When a new species is discovered, it is usually a moment of joy and satisfaction, but recently, announcing such a discovery is done with much discretion and care, for fear of poachers using the announcement to hunt down the new species.
Academic journals have begun withholding the geographical information of newly discovered species in the light of poachers using peer-reviewed papers to collect and hunt previously unknown species of frogs, lizards and snakes. The International Commission on Zoological Nomenclature does not demand researchers to publish this data, but it is generally considered good practice, and many choose to do it for the sake of completion.
Geographical information is very important when announcing a new species, because it contains valuable environmental data, both for conserving the species and for understanding its place in the grand evolutionary tree. But an announcement from the Zootaxa academic journal that two new species of large gecko had been discovered intentionally omitted to mention their location.
“Due to the popularity of this genus as novelty pets, and recurring cases of scientific descriptions driving herpetofauna to near-extinction by commercial collectors, we do not disclose the collecting localities of these restricted-range species in this publication,” the paper said.
Instead, the data was stored in governmental agencies, available only for fellow scientists on explicit request.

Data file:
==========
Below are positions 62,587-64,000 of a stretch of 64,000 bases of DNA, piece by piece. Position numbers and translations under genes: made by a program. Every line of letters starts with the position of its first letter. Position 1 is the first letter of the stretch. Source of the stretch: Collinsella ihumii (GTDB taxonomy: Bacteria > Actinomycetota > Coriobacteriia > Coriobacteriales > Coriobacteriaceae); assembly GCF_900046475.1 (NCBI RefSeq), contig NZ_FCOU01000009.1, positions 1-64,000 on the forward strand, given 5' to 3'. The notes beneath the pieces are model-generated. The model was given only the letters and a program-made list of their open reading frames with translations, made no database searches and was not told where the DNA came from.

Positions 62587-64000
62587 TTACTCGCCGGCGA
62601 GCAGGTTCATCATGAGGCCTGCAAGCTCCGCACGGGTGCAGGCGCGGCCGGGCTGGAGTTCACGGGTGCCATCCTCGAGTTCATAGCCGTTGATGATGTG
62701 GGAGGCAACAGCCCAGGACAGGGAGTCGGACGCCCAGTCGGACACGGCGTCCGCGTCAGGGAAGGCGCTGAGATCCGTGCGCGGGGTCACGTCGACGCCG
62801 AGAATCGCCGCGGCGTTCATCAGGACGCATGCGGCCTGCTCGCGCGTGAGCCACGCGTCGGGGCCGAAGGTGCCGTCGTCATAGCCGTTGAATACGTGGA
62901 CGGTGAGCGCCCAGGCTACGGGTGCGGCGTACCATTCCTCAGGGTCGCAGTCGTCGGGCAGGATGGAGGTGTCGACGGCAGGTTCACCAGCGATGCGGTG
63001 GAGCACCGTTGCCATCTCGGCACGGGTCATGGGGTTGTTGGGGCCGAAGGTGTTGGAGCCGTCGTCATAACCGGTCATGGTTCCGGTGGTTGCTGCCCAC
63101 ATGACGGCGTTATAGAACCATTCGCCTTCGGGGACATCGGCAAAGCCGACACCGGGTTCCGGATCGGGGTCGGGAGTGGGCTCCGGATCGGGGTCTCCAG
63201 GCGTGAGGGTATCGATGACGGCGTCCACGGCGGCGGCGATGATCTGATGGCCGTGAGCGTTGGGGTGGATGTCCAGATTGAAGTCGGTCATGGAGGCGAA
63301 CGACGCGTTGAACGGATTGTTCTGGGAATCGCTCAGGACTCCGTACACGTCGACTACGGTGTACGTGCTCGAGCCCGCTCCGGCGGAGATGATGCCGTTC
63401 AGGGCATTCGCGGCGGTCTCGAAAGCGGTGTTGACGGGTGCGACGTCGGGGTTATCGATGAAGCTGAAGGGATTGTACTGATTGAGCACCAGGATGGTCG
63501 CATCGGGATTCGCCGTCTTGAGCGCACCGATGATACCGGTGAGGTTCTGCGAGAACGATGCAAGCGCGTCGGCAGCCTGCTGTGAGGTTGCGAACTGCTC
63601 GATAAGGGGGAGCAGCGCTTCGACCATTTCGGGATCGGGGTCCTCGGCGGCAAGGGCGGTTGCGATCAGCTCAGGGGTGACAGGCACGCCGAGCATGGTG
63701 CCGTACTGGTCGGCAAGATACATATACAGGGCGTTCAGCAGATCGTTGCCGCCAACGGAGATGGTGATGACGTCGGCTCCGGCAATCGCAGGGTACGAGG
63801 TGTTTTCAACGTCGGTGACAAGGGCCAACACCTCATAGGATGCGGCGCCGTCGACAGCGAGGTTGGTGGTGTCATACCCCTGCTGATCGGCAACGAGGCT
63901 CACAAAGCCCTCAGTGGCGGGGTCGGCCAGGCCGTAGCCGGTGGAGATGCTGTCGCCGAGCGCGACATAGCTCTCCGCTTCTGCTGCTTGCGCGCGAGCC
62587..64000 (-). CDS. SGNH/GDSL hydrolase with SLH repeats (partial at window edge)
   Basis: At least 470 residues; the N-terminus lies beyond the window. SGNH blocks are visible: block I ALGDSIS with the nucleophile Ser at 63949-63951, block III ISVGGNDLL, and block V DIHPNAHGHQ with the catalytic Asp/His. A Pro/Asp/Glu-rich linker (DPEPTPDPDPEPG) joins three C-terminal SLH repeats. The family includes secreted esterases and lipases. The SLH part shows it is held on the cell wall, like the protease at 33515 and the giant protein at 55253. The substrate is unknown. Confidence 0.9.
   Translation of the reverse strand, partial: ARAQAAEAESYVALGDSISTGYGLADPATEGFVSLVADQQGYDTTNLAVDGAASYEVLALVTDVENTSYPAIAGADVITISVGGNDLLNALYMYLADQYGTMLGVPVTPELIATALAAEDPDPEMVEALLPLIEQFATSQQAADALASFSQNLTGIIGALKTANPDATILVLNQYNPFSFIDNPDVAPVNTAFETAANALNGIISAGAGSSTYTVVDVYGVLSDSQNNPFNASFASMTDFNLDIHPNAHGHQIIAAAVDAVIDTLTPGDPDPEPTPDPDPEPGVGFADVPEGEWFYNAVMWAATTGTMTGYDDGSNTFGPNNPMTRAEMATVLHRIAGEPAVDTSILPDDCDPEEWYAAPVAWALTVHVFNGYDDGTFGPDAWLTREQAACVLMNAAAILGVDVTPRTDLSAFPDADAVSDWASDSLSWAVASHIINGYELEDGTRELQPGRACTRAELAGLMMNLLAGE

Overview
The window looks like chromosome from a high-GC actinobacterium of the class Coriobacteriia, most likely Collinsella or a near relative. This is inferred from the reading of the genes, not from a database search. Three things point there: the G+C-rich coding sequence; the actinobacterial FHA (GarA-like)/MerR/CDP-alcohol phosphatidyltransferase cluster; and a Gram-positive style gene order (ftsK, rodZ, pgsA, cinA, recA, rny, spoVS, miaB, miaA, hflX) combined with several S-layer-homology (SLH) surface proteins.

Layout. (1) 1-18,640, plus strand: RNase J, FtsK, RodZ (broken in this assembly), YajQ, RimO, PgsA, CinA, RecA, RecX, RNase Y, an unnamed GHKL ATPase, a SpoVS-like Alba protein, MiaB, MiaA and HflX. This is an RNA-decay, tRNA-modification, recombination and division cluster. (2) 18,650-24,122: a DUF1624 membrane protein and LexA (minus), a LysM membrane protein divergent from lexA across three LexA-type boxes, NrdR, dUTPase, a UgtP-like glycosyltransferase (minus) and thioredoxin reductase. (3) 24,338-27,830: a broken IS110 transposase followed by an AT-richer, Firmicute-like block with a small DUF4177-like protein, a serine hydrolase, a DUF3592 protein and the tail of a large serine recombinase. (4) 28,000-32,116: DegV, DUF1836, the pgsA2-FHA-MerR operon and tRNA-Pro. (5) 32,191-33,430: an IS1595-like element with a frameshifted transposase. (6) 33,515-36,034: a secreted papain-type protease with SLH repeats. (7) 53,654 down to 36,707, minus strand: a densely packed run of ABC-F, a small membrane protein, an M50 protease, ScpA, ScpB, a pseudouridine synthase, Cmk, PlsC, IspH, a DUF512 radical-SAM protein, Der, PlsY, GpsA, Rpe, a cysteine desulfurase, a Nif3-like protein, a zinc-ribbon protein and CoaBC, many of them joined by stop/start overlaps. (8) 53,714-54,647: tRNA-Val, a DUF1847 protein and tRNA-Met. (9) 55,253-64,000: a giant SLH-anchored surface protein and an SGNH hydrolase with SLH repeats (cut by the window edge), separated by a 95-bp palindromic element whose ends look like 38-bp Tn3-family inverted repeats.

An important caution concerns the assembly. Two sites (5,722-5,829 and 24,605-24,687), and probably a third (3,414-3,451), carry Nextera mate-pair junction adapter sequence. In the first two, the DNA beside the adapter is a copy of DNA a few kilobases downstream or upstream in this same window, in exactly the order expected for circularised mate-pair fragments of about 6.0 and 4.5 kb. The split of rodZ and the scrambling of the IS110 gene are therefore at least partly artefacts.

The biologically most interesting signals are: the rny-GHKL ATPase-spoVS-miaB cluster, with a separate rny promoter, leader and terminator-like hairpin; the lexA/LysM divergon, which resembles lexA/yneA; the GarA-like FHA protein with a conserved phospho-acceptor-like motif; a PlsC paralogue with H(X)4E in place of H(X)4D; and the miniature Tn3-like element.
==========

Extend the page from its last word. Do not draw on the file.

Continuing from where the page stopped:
“The publishing of data identifying geographic locations poses a threat to the survival of some newly discovered species,” said Mark Auliya, a biologist at the Helmholtz Centre for Environmental Research and co-chair International Union for the Conservation of Nature (IUCN)’s monitor lizard specialist group.
“Locality information is used and misused by traders. Printing the location of animals that are rare, protected, endangered, or endemic to specific islands or habitats can easily create a market demand, especially if they are charismatic, colourful or unique in their morphology.”
Even when only vague pieces of information are posted, black market trades can often use their connections and track down the species. Just four months after Zootaxa published information about a new species of gecko, the animal started to appear in Europe as a pet. This follows other distressing cases, like a critically endangered Roti Island snake-necked turtle being depleted after a paper in 1994.
The International Union for Conservation of Nature (IUCN) has very strict guidelines prohibiting any publication of geographical data for an endangered species (especially those with a high risk of pet trade), but most journals don’t enforce these guidelines. Ariadne Angulo, the co-chair of the IUCN’s amphibian specialist group said that they are trying to push the implementation of these guidelines.
“It’s an ethical conundrum,” she said. “Many scientists are caught in the dilemma that: here we are with a species no one knows – its not even considered a species – they describe it, provide locality information, it makes it into the primary data and a few months later that species is found on the market.”
In the past 10 years, Europe alone has imported over 20 million reptiles, making this issue a very pressing one.
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